• If a cluster, a country-based funding mechanism and/or the HCT does not have such a document request that it be drafted and finalized in a consultative manner.
  • As cluster members, review and provide feedback on Cluster TOR and management arrangements.
  • As HCT members, review and provide feedback on the HCT TOR.
  • Engage with global and high-level missions.
  • If a cluster or HCT is not fulfilling its mandate, raise the issue. Try to resolve it in-country by engaging with the NGO coordinating body, Cluster Lead Agency (CLA), OCHA, and the Humanitarian Coordinator if necessary. Document your dialogue.
  • Inform your headquarters and potentially one of the global NGO consortia if the humanitarian architecture in-country is not fit for purpose.

How are NGOs accountable within the humanitarian architecture?

NGOs have a range of accountabilities within the humanitarian architecture.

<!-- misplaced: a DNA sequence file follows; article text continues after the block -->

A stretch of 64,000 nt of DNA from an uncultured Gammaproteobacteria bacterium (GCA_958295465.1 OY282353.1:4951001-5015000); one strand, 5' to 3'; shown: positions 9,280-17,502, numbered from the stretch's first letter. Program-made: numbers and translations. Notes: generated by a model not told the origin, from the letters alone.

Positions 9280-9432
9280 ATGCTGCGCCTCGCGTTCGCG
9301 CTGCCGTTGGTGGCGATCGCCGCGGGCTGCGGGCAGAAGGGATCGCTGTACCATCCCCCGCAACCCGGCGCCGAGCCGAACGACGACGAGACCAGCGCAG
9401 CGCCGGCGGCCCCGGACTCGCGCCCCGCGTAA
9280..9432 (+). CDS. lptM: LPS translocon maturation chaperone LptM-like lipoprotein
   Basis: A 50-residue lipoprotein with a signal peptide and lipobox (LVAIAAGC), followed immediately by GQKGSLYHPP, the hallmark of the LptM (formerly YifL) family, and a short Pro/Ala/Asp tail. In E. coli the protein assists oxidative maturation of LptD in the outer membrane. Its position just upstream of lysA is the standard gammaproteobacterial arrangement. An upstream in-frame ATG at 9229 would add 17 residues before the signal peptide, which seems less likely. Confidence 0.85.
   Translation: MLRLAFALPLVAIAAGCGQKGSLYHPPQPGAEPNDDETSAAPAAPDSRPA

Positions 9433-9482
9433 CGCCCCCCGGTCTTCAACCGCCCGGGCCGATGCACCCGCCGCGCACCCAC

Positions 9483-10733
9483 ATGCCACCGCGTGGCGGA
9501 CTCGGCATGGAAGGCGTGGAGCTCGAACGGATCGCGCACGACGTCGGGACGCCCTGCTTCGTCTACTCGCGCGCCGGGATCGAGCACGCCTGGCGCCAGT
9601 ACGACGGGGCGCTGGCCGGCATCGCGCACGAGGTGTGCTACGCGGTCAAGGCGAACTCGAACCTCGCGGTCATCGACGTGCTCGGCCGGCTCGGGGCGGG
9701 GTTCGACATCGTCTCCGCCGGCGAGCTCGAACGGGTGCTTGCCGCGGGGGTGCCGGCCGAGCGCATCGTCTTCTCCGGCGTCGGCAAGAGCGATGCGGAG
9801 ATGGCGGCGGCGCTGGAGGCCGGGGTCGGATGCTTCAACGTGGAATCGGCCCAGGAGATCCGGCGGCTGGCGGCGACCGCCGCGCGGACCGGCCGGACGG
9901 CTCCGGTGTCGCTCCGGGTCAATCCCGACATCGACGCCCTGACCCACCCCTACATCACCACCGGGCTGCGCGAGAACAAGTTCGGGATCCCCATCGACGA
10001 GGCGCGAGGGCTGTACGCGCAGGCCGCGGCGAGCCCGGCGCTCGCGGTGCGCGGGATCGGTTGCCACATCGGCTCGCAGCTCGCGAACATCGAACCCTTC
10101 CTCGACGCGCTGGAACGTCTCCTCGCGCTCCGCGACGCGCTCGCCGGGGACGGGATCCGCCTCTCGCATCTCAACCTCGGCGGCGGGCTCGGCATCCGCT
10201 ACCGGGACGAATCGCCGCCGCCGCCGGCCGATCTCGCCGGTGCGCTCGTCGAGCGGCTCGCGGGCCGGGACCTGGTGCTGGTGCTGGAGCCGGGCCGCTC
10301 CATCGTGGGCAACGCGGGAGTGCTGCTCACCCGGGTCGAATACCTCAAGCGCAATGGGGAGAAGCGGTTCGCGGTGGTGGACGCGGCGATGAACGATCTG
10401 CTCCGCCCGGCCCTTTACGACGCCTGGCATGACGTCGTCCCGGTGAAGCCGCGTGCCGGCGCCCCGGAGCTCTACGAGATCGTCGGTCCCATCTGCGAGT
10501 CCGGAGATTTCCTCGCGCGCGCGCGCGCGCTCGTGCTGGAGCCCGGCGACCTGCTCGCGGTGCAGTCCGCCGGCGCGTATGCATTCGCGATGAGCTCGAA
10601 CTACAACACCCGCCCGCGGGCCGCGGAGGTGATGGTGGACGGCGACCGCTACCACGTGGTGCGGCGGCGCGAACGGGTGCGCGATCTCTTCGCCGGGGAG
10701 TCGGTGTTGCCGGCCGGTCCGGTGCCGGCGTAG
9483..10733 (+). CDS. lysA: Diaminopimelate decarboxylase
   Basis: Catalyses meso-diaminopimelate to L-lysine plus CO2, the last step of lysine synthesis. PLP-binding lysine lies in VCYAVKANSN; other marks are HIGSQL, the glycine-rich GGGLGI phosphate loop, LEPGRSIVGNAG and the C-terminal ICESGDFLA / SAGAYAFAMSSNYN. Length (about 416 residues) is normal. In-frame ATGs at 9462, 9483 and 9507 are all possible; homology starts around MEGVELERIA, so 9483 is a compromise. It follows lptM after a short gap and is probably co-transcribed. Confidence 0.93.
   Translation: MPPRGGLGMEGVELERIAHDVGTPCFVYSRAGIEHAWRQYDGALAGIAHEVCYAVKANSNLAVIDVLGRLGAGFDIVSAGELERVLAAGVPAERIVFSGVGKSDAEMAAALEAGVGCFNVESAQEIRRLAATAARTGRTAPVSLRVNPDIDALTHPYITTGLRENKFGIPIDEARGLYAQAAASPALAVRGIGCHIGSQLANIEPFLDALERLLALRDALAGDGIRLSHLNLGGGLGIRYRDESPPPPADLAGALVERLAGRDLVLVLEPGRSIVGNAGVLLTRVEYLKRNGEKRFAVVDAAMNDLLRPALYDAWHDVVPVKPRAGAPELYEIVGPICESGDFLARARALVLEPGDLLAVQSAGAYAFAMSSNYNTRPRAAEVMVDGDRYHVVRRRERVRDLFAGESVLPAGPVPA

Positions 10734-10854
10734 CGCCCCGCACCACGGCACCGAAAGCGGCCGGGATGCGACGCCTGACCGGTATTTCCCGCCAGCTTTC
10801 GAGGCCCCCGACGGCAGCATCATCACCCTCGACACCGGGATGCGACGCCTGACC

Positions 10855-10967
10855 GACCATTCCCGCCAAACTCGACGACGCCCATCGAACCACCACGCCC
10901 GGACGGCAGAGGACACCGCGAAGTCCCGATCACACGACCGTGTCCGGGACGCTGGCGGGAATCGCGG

At the country level NGOs should:

  • Understand the humanitarian architecture in both theory as well as local practice.
  • Take the time to share major humanitarian decisions and discuss the strategic objectives of the response with partners and local community leaders.
  • Be engaged, pro-active and strategic in your interactions with the NGO consortia (if it exists) clusters, OCHA and the Humanitarian Country Team.
  • Devote time/human resources to co-lead a cluster at the national or sub-national level.
  • Utilize and contribute to collective resources such as humanitarianresponse.info

At the global level NGOs should:

  • Understand the humanitarian architecture in both theory as well as function in the country programs within your purview.
  • Bring field realities to policy discussions via the IASC task teams, reference groups, research institutes and the global NGO consortia.